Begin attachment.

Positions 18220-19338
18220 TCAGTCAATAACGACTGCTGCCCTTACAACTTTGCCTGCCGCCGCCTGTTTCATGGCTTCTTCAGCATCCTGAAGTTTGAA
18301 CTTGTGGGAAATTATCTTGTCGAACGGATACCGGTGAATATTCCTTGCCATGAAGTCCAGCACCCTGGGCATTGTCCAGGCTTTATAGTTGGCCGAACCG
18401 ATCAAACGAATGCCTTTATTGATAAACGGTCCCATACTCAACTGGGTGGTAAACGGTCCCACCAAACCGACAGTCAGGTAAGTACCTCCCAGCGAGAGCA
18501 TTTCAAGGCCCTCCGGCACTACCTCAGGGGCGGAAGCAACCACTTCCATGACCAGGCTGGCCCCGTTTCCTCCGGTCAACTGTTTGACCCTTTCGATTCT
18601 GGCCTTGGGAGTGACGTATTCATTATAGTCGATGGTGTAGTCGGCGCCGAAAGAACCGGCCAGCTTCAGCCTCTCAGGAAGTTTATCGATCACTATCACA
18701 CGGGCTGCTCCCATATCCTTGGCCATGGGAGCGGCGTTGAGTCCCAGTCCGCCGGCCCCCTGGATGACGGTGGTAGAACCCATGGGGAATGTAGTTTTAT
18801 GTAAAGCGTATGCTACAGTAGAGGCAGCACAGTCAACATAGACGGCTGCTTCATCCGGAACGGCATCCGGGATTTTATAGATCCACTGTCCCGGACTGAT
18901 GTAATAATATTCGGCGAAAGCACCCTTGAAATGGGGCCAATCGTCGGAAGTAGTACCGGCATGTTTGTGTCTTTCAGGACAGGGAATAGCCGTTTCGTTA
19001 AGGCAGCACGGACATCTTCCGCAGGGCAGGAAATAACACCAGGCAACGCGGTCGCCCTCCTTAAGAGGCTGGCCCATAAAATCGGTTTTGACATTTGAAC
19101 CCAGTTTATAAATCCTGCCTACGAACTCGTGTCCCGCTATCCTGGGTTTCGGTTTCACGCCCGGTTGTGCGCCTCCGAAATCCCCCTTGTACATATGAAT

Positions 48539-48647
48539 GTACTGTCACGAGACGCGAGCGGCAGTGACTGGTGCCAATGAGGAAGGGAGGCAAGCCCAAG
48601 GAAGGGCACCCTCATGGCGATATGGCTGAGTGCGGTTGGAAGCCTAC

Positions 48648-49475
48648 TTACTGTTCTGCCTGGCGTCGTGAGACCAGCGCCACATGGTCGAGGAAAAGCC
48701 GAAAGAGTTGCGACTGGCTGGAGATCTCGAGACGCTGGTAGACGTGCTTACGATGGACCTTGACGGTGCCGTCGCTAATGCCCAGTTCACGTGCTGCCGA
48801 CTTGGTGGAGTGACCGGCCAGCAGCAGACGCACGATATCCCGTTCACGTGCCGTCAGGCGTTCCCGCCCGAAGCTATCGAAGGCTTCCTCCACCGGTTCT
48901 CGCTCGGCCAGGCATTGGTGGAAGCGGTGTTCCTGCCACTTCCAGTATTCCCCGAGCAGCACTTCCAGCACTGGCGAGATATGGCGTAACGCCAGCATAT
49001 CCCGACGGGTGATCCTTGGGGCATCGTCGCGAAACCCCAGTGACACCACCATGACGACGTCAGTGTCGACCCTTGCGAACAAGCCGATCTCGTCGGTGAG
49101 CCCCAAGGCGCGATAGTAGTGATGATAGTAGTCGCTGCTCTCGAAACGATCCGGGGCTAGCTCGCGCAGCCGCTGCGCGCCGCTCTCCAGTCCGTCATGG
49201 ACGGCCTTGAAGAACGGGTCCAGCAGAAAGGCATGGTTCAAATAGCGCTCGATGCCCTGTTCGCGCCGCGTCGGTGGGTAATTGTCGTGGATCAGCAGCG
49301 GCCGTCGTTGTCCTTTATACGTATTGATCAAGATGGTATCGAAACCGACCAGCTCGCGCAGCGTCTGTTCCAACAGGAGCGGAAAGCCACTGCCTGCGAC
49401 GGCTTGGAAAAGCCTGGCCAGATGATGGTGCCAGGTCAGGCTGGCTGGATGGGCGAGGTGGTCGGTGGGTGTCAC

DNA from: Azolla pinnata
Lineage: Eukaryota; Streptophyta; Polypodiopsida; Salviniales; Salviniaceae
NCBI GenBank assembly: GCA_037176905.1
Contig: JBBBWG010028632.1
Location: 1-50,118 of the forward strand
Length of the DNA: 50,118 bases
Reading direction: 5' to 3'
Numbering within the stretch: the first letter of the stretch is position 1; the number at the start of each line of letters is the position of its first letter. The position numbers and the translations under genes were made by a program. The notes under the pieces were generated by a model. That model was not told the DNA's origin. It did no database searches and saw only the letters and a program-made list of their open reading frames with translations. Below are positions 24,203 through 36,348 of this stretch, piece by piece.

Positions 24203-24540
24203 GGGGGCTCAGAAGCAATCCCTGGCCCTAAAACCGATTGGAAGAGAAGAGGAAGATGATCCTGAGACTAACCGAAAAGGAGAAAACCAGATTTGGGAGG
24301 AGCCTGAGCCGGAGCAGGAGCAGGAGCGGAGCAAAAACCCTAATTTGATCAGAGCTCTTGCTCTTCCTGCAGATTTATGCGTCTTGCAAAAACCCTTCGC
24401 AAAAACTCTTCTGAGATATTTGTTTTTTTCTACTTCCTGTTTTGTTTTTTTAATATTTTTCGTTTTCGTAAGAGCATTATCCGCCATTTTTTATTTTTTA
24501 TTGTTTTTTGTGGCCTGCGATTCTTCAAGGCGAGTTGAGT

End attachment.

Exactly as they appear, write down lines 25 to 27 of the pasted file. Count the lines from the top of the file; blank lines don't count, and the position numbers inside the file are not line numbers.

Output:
DNA from: Azolla pinnata
Lineage: Eukaryota; Streptophyta; Polypodiopsida; Salviniales; Salviniaceae
NCBI GenBank assembly: GCA_037176905.1